Reid’s been unable to breathe before. He remembers choking and convulsing on the floor of a dirty cabin. He remembers feeling his lungs burning because of the damage done by anthrax, remembers twisting and straining as if he could get away from the mind-numbing pain, like if he could just distance himself from his own body, then maybe he would be able to draw a breath.
It’s a familiar feeling. Feeling the weight of Emily’s coffin, feeling the cool metal handle against his sweating palm, it evokes that feeling. His chest is tight. Morgan walks beside him, on the other side of the coffin, and he’s standing tall, looking straight ahead. Reid’s staring at the grass, doing all he can just to keep one foot in front of the other, to not trip and send Emily’s coffin slamming into the ground.
A Catholic priest does the sermon. It’s moving, touching, and personal, but it’s not what Emily would have wanted. She’d wanted to be cremated. She’d talked about it once, but Reid can’t remember the specifics. He twists the rose in his fingers and focuses on breathing in and out. He’s on autopilot as he steps forward to lay the flower on the coffin.
He steps back, standing between Seaver and JJ, and watches as they lower her into the ground. His eyes are burning. He takes a shaking breath and looks up, catching Garcia’s eyes in time to see the dawning realization on her face. She gives him a sad smile, tears sending tracks of eye shadow over her cheeks. He tries to return it, but he feels like the motion will break him.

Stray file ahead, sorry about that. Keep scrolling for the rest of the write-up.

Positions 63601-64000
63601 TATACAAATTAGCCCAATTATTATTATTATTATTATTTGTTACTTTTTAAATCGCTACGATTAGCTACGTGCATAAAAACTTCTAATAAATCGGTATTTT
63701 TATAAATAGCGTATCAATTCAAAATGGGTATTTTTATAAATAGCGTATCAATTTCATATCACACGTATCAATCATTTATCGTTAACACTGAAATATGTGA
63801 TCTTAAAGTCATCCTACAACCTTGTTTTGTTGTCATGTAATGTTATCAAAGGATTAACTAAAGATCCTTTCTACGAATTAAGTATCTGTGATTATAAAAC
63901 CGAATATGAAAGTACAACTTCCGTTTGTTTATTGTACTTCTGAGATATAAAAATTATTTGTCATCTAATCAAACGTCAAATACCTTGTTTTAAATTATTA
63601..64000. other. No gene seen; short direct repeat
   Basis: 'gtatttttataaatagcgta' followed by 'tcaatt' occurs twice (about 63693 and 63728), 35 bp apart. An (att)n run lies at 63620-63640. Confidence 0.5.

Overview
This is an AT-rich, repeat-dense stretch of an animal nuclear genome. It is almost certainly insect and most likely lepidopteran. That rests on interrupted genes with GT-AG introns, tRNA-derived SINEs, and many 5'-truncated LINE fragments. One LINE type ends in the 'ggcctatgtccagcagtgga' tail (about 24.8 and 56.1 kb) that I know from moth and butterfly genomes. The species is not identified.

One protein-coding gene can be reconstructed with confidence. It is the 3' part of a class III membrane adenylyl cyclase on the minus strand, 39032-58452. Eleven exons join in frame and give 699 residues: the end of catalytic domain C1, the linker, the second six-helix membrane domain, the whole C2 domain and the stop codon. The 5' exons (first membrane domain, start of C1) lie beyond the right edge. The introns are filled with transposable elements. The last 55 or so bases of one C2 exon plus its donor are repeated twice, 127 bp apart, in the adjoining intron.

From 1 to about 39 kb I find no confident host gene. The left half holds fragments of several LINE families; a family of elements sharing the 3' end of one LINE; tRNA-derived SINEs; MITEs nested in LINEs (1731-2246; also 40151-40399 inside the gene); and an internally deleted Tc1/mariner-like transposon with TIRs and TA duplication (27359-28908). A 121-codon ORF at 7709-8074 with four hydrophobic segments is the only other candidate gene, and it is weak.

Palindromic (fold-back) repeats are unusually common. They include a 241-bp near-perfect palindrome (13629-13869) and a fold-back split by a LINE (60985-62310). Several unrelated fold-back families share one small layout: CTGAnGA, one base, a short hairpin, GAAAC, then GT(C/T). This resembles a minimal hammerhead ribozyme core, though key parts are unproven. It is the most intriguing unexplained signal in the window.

They’re given two weeks off to cope with their grief. Fourteen days to put Emily Prentiss behind them. Three hundred and thirty-six hours to learn to move forward. Twenty thousand, one hundred and sixty minutes to remember what it feels like to breathe.
Reid spends the two weeks sitting on his couch and staring at the floor because it hurts too much to do anything else.
Memories scroll past like film in a projector. Emily grinning when she beat him at cards. The gentle smile and kind words she’d offered him when Gideon had left. The absolute panic coursing through his veins as he’d listened to her take a beating for him at Liberty Ranch. Her mouth to his ear, saying words that he couldn’t hear over the ringing from the explosion. How soft her skin had been when she’d held his hand on the plane home.
This is all that’s left of her. There will never be another smile, another touch, another laugh. And that’s all it takes for it to hit him full force, to send him scrambling to make it to the kitchen sink before he’s retching. Stomach acid burns his throat. He can remember the first time he saw Emily, but he can’t remember the last time he ate.
He turns the water up full blast and wipes his mouth with the back of his hand. He leans forward, shaking hands pressed flat against the counter, and breathes.
Dead. Emily isn’t off somewhere finding herself, isn’t ten minutes down the road, isn’t at a different job, she is dead. And there is nothing he can say, nothing he can do, that will ever change that. He will never, never speak to her again.
For all the time that Reid’s spent dreading losing his mind, he never thought it would feel like this.